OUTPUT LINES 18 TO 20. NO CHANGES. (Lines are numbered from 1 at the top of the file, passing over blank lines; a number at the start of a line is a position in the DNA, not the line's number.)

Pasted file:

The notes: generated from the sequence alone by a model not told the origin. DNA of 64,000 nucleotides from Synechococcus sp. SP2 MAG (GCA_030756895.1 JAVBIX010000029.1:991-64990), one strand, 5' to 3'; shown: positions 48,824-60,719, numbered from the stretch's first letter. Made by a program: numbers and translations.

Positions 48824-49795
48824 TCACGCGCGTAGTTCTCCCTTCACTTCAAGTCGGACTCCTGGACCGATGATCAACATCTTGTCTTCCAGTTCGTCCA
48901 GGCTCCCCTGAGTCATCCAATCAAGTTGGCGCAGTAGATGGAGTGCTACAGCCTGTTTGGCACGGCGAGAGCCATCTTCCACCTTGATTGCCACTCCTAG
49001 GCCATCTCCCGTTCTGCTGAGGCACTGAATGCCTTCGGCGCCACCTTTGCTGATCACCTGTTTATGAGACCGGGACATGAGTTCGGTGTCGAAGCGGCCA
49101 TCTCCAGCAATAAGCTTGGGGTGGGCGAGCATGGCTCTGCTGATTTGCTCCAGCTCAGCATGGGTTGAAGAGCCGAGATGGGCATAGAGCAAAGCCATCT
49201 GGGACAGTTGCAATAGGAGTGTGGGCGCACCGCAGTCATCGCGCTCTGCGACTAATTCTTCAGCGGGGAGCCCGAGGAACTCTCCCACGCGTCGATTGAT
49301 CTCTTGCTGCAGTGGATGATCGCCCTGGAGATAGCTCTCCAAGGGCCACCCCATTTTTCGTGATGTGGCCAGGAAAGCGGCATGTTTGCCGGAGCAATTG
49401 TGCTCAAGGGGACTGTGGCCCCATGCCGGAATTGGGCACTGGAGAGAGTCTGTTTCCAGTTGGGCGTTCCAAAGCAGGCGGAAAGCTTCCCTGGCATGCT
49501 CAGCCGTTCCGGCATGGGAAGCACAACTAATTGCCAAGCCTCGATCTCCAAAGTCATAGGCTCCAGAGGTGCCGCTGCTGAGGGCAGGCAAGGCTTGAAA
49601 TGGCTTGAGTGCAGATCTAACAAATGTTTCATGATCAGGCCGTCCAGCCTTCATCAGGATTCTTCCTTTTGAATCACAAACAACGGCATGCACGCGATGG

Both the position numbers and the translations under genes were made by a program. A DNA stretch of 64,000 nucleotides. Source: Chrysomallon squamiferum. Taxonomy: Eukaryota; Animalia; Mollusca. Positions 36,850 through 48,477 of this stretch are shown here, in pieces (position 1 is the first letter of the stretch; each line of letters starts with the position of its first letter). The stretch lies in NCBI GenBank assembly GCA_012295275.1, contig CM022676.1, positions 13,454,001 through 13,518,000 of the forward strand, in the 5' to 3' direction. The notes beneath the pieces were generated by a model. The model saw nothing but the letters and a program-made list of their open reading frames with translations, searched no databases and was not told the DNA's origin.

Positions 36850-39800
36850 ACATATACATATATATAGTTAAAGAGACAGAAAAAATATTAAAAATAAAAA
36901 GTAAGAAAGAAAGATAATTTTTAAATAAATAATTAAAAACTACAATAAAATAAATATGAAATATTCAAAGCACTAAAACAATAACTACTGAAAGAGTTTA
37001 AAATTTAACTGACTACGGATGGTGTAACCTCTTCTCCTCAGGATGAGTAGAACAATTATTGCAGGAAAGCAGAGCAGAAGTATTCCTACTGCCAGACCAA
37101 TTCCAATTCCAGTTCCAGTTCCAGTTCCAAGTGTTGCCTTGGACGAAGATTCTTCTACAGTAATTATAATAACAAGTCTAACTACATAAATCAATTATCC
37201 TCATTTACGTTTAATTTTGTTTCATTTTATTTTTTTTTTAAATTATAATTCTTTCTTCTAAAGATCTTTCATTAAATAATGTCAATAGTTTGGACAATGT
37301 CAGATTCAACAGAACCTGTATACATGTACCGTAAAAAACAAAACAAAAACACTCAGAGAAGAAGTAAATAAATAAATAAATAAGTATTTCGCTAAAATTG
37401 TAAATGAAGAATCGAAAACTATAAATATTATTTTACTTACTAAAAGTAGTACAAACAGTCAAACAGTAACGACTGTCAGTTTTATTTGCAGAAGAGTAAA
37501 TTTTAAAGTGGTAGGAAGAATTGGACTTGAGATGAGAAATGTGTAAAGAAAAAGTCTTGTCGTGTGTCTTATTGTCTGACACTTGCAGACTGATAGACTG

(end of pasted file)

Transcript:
37201 TCATTTACGTTTAATTTTGTTTCATTTTATTTTTTTTTTAAATTATAATTCTTTCTTCTAAAGATCTTTCATTAAATAATGTCAATAGTTTGGACAATGT
37301 CAGATTCAACAGAACCTGTATACATGTACCGTAAAAAACAAAACAAAAACACTCAGAGAAGAAGTAAATAAATAAATAAATAAGTATTTCGCTAAAATTG
37401 TAAATGAAGAATCGAAAACTATAAATATTATTTTACTTACTAAAAGTAGTACAAACAGTCAAACAGTAACGACTGTCAGTTTTATTTGCAGAAGAGTAAA